When I reached the world’s pre-eminent sculptor of long-dead monsters, he was standing atop a ladder inside a 16-foot-tall section of a megalodon tail that was propped upright in his warehouse-size studio. “I’m sorry if it sounds like I’m inside a bathroom,” Gary Staab said on his cellphone. The tail was part of a 52-foot-long, life-size model of the prehistoric shark that Staab was custom-building for the Smithsonian’s National Museum of Natural History.
The mighty megalodon, terror of the ancient oceans, could grow to 60 feet long, with a mouth stretching more than 9 feet wide and a bite-force stronger than any other creature ever, living or dead. The violent damage it caused to its prey, and the rows of serrated teeth, have given the shark the reputation of an enormous prehistoric Jaws—“a great white on steroids,” says Hans Sues, chair of paleobiology at the museum.
In fact, Sues says, evidence suggests that megalodons, which lived between 23 million and 3.6 million years ago, were more closely related to modern mako sharks than to great whites, giving them more slender bodies than great whites and a bronzy back befitting a predator that preferred coastal waters.
Plentiful megalodon teeth (and a number of calcified vertebrae) have been found in ancient seafloors that are now exposed—in the cliffs along the Chesapeake Bay, for example. Those fossils were all Staab was going to get: Like modern sharks, the megalodon’s skeleton was made from cartilage, which decomposes. So to design the model, he and his museum collaborators used a formula that extrapolates from tooth length and the body geometry of modern relatives, and found that his shark would be 24 feet across the front fins. “That’s the size of a Cessna,” he told me.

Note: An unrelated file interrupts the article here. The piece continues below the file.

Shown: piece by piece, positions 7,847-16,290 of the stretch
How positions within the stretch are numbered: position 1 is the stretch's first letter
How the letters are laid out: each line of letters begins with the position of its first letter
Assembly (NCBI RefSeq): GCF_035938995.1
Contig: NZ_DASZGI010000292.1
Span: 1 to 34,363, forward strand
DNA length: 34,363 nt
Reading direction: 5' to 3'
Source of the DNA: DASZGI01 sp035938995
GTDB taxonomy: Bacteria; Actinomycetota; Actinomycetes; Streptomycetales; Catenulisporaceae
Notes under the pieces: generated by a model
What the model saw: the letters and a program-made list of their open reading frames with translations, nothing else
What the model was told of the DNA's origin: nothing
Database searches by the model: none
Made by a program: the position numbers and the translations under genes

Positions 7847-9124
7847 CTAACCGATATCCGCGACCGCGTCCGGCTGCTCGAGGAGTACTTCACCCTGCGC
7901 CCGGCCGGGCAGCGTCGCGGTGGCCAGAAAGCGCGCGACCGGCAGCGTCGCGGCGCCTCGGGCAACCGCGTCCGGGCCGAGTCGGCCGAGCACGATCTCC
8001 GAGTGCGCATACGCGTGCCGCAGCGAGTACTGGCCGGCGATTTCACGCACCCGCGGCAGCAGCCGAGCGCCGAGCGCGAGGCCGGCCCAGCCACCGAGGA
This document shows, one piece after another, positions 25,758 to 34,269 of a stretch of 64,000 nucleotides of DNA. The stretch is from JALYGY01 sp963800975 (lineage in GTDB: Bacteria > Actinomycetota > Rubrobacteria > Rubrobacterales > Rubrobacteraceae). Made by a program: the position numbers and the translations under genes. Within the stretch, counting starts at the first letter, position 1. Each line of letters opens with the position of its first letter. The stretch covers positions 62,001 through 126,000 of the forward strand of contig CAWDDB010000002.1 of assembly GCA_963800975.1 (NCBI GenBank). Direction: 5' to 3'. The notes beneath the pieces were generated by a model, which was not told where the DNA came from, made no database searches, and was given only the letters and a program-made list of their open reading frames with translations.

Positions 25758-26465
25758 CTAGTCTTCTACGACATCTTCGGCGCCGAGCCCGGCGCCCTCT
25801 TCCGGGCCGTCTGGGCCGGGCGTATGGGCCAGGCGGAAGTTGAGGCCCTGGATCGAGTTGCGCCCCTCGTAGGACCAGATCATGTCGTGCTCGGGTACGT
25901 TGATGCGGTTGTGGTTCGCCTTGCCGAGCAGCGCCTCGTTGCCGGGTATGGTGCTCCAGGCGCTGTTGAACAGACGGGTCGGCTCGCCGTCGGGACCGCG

To bring the shark to life, Staab then hand-sculpted a detailed, six-foot-long clay model, laser-scanned the sculpture and milled 386 foam pieces that, when assembled, became a full-scale prototype (the foam itself being too flammable for museum display). Next he fabricated 21 fiberglass panels on top of that, with interior ribs that aligned and bolted together.
In April, the model was broken down and trucked from Staab’s studio in Kearney, Missouri, to Washington, D.C. On the museum floor, Staab reassembled the behemoth from the inside before crawling out a section in the tail. The shark was touched up with epoxy and fresh paint and raised 85 feet in the air to hang, menacingly, above museum visitors dining in a new café.
“My job is to not have a style,” he said, “but rather to be the animal—to make that thing as believable as possible.”
The National Museum of Natural History opens its new Hall of Fossils—Deep Time exhibition on June 8, 2019.